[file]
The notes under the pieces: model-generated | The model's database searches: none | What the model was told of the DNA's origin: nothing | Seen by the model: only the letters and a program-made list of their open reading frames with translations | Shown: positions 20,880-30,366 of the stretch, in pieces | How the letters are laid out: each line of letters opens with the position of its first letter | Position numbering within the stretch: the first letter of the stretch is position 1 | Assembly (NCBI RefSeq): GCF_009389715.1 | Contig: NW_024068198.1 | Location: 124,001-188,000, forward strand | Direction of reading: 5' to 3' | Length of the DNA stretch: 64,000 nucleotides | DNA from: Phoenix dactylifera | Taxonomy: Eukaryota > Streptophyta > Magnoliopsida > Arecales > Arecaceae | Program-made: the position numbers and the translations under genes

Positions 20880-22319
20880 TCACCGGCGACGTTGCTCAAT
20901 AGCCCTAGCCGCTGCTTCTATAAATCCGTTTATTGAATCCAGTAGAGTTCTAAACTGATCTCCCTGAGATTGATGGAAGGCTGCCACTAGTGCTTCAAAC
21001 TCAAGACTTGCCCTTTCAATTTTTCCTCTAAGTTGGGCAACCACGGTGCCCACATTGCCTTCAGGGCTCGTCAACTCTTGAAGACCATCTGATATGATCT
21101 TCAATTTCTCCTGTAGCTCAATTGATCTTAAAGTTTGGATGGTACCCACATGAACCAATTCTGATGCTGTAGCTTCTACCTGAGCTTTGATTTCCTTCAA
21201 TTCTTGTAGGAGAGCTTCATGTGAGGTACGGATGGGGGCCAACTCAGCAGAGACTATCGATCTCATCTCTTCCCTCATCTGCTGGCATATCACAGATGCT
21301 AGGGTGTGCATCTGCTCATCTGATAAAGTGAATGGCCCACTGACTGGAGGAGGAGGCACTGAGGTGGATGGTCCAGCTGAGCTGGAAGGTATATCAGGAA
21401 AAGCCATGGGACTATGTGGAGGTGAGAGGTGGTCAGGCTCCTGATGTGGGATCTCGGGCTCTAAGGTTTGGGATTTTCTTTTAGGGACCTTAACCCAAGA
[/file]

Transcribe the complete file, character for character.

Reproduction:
The notes under the pieces: model-generated | The model's database searches: none | What the model was told of the DNA's origin: nothing | Seen by the model: only the letters and a program-made list of their open reading frames with translations | Shown: positions 20,880-30,366 of the stretch, in pieces | How the letters are laid out: each line of letters opens with the position of its first letter | Position numbering within the stretch: the first letter of the stretch is position 1 | Assembly (NCBI RefSeq): GCF_009389715.1 | Contig: NW_024068198.1 | Location: 124,001-188,000, forward strand | Direction of reading: 5' to 3' | Length of the DNA stretch: 64,000 nucleotides | DNA from: Phoenix dactylifera | Taxonomy: Eukaryota > Streptophyta > Magnoliopsida > Arecales > Arecaceae | Program-made: the position numbers and the translations under genes

Positions 20880-22319
20880 TCACCGGCGACGTTGCTCAAT
20901 AGCCCTAGCCGCTGCTTCTATAAATCCGTTTATTGAATCCAGTAGAGTTCTAAACTGATCTCCCTGAGATTGATGGAAGGCTGCCACTAGTGCTTCAAAC
21001 TCAAGACTTGCCCTTTCAATTTTTCCTCTAAGTTGGGCAACCACGGTGCCCACATTGCCTTCAGGGCTCGTCAACTCTTGAAGACCATCTGATATGATCT
21101 TCAATTTCTCCTGTAGCTCAATTGATCTTAAAGTTTGGATGGTACCCACATGAACCAATTCTGATGCTGTAGCTTCTACCTGAGCTTTGATTTCCTTCAA
21201 TTCTTGTAGGAGAGCTTCATGTGAGGTACGGATGGGGGCCAACTCAGCAGAGACTATCGATCTCATCTCTTCCCTCATCTGCTGGCATATCACAGATGCT
21301 AGGGTGTGCATCTGCTCATCTGATAAAGTGAATGGCCCACTGACTGGAGGAGGAGGCACTGAGGTGGATGGTCCAGCTGAGCTGGAAGGTATATCAGGAA
21401 AAGCCATGGGACTATGTGGAGGTGAGAGGTGGTCAGGCTCCTGATGTGGGATCTCGGGCTCTAAGGTTTGGGATTTTCTTTTAGGGACCTTAACCCAAGA